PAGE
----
8.T1 The philosophical foundations of the United States political system
8.T1.1 Explain why the Founders of the United States considered the government of ancient Athens to be the beginning of democracy and explain how the democratic political concepts developed in ancient Greece influenced modern democracy (e.g., civic participation, voting rights, trial by jury, legislative bodies, constitution writing, rule of law).
8.T1.2 Describe the government of the Roman Republic and the aspects of republican principles that are evident in modern democratic governments (e.g., separation of powers, rule of law, representative government, and the notion of civic duty/common good).
8.T1.4 Explain how British ideas about and practices of government (e.g., the Magna Carta, the concept of habeas corpus, the Mayflower Compact, self-government, town meetings, the importance of education and literacy, the House of Burgesses, colonial legislatures, the Albany Plan of Union) influenced American colonists and the political institutions that developed in colonial America.
8.T1.5 Analyze the evidence for arguments that the principles of government of the United States were influence by the governments of Native Peoples (e.g., the Iroquois Confederacy).
8.T2 The development of the United States government
8.T2.1 Apply knowledge of the history of the American Revolutionary period to determine the experiences and events that led the colonists to declare independence; explain the key ideas about equality, representative government, limited government, rule of law, natural rights, common good, and the purpose of government in the Declaration of Independence.
8.T2.3 Identify the various leaders of the Constitutional Convention and analyze the major issues (e.g., distribution of political power, rights of individuals, representation and rights of states, slavery) they debated and how the issues were resolved.
8.T2.4 Compare and contrast key ideas debated between the Federalists and Anti-Federalists over ratification of the Constitution (e.g., federalism, factions, checks and balances, independent judiciary, republicanism, limited government).
8.T2.5 Summarize the Preamble and each article in the Constitution, and the rights enumerated in the Bill of Rights; explain the reasons for the addition of the Bill of Rights to the Constitution in 1791.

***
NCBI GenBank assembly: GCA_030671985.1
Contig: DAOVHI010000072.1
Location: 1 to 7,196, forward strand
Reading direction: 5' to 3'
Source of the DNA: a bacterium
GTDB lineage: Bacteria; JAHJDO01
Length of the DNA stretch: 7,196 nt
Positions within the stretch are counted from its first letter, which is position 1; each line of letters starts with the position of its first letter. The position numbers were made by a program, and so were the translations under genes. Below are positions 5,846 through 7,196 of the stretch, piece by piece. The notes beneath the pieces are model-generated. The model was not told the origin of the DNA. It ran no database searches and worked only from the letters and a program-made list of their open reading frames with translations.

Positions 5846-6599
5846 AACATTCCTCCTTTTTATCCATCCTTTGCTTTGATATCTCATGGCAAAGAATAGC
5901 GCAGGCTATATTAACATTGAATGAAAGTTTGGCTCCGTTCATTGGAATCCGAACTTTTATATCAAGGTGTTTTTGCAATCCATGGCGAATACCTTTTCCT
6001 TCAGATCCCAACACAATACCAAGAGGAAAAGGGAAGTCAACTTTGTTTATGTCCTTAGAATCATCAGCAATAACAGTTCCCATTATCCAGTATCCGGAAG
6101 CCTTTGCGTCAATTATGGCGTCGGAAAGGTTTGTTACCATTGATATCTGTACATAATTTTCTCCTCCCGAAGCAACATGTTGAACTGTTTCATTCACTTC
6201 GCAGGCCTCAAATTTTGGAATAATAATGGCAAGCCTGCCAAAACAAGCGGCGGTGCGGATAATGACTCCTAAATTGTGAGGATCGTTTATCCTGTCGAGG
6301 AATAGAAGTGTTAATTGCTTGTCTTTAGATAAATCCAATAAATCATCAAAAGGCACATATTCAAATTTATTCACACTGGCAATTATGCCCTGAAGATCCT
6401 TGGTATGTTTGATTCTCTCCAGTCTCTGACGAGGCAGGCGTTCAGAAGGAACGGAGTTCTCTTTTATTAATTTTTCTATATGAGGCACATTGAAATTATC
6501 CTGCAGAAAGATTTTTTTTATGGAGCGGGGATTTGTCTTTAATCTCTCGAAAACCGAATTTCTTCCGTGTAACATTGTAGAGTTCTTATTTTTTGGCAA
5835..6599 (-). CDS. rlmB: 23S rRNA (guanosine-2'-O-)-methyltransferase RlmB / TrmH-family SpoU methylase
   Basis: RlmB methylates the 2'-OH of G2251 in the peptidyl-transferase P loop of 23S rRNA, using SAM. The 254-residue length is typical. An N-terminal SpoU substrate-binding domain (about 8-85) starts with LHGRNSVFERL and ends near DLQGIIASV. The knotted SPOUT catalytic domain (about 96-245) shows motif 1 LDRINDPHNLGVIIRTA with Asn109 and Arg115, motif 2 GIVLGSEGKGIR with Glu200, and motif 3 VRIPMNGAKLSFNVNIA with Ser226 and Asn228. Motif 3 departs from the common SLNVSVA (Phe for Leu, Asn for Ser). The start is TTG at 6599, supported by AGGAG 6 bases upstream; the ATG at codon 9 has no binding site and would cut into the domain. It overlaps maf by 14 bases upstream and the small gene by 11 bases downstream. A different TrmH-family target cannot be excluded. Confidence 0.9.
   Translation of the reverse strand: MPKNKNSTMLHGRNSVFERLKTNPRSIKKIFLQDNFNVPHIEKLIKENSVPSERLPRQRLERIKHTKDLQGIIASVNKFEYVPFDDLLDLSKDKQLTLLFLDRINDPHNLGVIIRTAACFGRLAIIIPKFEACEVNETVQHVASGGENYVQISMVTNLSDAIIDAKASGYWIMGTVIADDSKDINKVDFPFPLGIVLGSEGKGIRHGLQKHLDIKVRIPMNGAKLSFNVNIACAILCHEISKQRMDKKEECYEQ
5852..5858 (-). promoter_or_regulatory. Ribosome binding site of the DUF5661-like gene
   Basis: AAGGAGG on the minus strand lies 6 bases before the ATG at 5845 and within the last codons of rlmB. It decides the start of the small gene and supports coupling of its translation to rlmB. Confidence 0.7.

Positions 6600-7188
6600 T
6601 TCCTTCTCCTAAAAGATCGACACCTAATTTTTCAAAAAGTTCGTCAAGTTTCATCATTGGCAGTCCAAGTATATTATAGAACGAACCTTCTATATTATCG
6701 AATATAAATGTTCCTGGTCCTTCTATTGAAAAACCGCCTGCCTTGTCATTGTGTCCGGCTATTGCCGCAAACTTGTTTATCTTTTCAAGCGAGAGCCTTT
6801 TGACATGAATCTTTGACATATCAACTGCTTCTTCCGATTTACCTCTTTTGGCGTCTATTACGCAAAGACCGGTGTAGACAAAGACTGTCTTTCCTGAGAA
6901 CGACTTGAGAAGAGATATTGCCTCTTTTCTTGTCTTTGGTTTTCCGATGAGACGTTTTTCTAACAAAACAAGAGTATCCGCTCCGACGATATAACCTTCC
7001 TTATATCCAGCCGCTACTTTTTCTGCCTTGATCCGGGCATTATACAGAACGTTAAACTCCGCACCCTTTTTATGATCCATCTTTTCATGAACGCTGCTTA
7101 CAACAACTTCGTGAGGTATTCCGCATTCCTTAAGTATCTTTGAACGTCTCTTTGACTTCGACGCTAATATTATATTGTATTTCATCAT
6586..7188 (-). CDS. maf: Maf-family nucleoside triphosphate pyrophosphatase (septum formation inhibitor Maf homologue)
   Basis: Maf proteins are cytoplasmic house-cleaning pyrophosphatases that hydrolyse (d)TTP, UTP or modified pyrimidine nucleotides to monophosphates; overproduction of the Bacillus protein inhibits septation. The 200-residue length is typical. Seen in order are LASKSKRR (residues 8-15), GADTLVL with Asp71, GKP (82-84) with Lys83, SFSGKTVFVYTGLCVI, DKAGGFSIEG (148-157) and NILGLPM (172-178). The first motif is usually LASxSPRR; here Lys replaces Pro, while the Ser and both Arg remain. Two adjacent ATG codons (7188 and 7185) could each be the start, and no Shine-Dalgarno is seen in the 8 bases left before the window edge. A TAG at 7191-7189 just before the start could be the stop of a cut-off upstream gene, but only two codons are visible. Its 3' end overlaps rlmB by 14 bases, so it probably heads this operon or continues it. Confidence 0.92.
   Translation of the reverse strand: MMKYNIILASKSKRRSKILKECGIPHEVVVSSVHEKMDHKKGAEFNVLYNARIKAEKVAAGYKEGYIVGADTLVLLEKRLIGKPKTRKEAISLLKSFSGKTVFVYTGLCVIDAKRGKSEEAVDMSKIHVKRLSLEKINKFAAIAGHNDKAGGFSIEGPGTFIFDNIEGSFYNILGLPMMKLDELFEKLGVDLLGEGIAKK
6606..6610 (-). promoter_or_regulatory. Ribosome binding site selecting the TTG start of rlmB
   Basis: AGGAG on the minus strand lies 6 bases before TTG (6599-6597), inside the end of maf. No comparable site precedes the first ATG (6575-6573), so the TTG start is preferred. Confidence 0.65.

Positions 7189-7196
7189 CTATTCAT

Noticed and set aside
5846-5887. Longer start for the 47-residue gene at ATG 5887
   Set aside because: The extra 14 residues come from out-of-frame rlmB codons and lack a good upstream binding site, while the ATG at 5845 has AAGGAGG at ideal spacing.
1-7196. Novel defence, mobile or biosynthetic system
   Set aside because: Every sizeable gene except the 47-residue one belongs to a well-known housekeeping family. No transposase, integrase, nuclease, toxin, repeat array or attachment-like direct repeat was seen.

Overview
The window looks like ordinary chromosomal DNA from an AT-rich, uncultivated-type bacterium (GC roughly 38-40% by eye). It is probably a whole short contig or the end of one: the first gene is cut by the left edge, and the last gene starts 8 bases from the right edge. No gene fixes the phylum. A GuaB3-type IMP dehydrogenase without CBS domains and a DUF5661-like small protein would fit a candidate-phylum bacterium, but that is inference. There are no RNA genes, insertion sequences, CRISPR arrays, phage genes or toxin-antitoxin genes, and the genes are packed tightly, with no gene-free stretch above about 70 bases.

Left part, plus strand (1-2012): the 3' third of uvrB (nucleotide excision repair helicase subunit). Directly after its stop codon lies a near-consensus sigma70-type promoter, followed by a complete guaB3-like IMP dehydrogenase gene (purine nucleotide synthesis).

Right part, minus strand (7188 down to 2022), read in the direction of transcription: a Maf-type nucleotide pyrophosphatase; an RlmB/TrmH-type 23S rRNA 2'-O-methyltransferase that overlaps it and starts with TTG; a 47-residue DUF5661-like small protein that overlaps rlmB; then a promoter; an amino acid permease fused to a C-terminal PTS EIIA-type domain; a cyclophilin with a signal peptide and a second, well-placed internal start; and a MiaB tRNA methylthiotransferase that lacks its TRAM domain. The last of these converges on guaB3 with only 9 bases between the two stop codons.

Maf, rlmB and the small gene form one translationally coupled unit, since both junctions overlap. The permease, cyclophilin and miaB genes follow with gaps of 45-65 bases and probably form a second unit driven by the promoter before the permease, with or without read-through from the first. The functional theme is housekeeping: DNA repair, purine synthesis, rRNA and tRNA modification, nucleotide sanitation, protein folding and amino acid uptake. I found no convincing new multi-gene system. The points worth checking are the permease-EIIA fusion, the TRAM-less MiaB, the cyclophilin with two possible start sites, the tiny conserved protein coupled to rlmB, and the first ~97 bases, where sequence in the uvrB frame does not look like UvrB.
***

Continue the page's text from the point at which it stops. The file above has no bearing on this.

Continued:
8.T3.2 Examine the interrelationship of the three branches (the checks and balance system).
8.T3.2.a Congress: enumerated powers, general powers, limits on power, checks on other two branches; roles of political parties in the organization of Congress; roles within the legislative branch, such as the Speaker of the House, the President of the Senate, minority party leaders; the system for accomplishing legislation, including committees, hearings and legislative procedures
8.T3.2.b the Presidency: roles, powers and limits, checks on other two branches, role of the Cabinet, such as the Vice President, Attorney General and Secretaries of State, Defense, Health and Human Services, Homeland Security; executive departments and agencies (such as the Department of Education, the Federal Bureau of Investigation, or the Food and Drug Administration), and branches of the military
8.T3.4 Explain the process of elections in the legislative and executive branches and the process of nomination/confirmation of individuals in the judicial and executive branches.
8.T3.4.a Elections: running for legislative office (U.S. Representative – unlimited two-year terms, U.S. Senator – unlimited six-year terms), or executive office (President – two four-year terms and Vice President –unlimited four-year terms) and the function of the Electoral College in Presidential elections
8.T3.5 Describe the role of political parties in elections at the state and national levels.
8.T4 Rights and responsibilities of citizens
8.T4.1 Explain the different ways one becomes a citizen of the United States.
8.T4.2 Describe the rights and responsibilities of citizens (e.g., voting, serving as a juror, paying taxes, serving in the military, running for and holding elected office) as compared to non-citizens.
8.T4.3 Distinguish among civic, political, and private life.
8.T4.4 Define and provide examples of fundamental principles and values of American political and civic life (e.g., liberty, the common good, justice, equality, tolerance, law and order, due process, rights of individuals, diversity, civic unity, patriotism, constitutionalism, popular sovereignty, and representative democracy).
8.T4.5 Describe how a democracy provides opportunities for citizens to participate in the political process through elections, political parties, and interest groups.
8.T4.6 Evaluate information related to elections (e.g., policy positions and debates among candidates, campaign financing, campaign advertising, influence of news media and social media, and data relating to voter turnout in elections).